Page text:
I turned right on Bolton Road… and it all started coming back. I passed the abandoned kennel, the towering walls of kudzu, the empty streets, the giant landfill, the rickety old rocket ship play structure and the Hottie Hog’s (the only restaurant within miles, categorizing this area as what is sometimes referred to as a “food desert”). These were all landmarks with which I had familiarized myself over two weeks last summer as part of Atlanta 2.0, a pilot course on urban planning and Atlanta.
As a part of this course, we were tasked to identify flaws in the Bolton and Riverside neighborhoods, choose an area we wished to help and devise a plan to fix the problems we had targeted. My group from last year suggested turning an abandoned lot into a food truck park and replacing the fields of invasive species with a useful park that could serve as an aesthetically pleasing community-gathering place. However, despite all of our conscientious plans, when I recently returned to the area a year later, it was as if we’d never passed through, with our heads full of ideas for change.
Regardless, this course last year opened my eyes. I learned what qualified a public space as “bad” or “good” and picked up on certain techniques others have used to transform the former into the latter. Being back in these neighborhoods, I began to realize that my home in Marietta is also somewhat in a “food desert,” like the neighborhoods of Bolton and Riverside. This type of characteristic is something one doesn’t notice until one starts purposely looking for it, in an active search to identify an area’s flaws. To me, my area is simply home. It is what it is and I don’t make any effort to change it, yet I was shocked that the residents of Bolton and Riverside hadn’t taken action to fix their little corner of the world. Realizing this hypocrisy has led me to better understand now why the projects we attempted to put in place last summer failed. My peers and I had lofty goals, and we recommended sweeping measures that we felt would solve the issues we identified, but we failed, in some instances, to fully take into account the key problems facing the Bolton and Riverside communities.
However, now I realize that the key to innovation and successful change is to understand the customer’s needs, something that this year’s group learned early on. They put a greater focus on identifying the true underlying problems of this neighborhood, which go further than its lack of food options or infrastructure. Simply put, the area of Bolton and Riverside lacks a sense of community. As a member of the Home Owner’s Association for a subdivision less than 5 minutes from Main Street said, Bolton’s biggest issue is that no one wants to go there. The area has fallen into serious disrepair but no one wants to fix it because they don’t see the allure or any potential dividends in doing so.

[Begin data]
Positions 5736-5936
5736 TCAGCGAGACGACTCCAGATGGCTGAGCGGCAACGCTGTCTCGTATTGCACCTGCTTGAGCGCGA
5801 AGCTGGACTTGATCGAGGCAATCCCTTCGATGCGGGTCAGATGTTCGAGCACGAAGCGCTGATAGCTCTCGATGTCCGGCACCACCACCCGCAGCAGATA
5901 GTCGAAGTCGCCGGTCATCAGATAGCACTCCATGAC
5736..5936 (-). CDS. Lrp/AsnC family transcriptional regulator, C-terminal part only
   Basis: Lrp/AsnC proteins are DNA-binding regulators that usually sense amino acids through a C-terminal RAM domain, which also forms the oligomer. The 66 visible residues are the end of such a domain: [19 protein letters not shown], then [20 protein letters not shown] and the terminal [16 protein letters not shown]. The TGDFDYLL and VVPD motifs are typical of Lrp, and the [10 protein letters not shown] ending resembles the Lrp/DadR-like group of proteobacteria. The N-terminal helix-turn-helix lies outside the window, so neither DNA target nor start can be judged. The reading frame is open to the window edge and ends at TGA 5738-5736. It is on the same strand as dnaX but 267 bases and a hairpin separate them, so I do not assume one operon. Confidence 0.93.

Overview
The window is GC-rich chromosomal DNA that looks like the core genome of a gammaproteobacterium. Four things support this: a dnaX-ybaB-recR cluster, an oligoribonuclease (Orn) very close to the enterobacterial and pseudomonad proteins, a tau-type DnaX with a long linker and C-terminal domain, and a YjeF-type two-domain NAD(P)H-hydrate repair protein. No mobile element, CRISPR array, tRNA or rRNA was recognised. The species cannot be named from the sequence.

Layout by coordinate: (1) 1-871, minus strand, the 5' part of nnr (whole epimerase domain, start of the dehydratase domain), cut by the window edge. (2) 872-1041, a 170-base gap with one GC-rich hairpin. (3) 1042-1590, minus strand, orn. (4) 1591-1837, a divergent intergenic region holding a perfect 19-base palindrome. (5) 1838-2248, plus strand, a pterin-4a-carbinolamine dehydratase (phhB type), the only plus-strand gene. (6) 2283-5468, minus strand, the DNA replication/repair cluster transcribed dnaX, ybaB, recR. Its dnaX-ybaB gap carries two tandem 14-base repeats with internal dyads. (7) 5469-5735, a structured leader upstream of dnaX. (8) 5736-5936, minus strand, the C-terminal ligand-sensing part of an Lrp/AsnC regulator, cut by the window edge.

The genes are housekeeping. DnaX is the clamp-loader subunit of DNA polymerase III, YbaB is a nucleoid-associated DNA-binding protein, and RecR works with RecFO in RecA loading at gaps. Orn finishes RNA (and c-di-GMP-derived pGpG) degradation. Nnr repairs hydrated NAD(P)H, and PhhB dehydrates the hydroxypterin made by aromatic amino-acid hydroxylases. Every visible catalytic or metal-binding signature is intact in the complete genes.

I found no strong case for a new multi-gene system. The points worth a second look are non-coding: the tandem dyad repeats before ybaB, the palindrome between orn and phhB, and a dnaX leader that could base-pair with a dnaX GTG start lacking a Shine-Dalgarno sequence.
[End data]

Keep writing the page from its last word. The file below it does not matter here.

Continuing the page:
This lack of community engagement is what this year’s group of Atlanta 2.0 students is trying to change. This summer, I had the fantastic opportunity to sit in on their final presentations and hear their proposed plans to revitalize the area. Most, if not all of the plans focus on a sort of “pre-vitalization” to draw people to the neighborhood and to convince its inhabitants and store owners/potential investors that this area is worth saving. Using temporary and relatively easy preliminary steps such as recycling older tires to be used as planters, organizing a Farmer’s Market, and setting up mini green spaces known as “parklets” on the corner of deserted streets, the students participating in this course intend to elevate the public space.
It’s a noble goal, to craft a place where residents want to be, to make it more beautiful, more sustainable and more functional. This new approach focused on first creating the desire for change within the community (the “why”) and I was struck by how business-like it seemed. Even as a newly inaugurated intern for a local company, I’m well aware that in business, the customer is king. It appears that this applies to many other facets of life. In returning back to Bolton and Riverside, I’ve witnessed the importance of having the right intentions in everything you do. If it’s not what’s wanted, change is useless, and can even be a nuisance.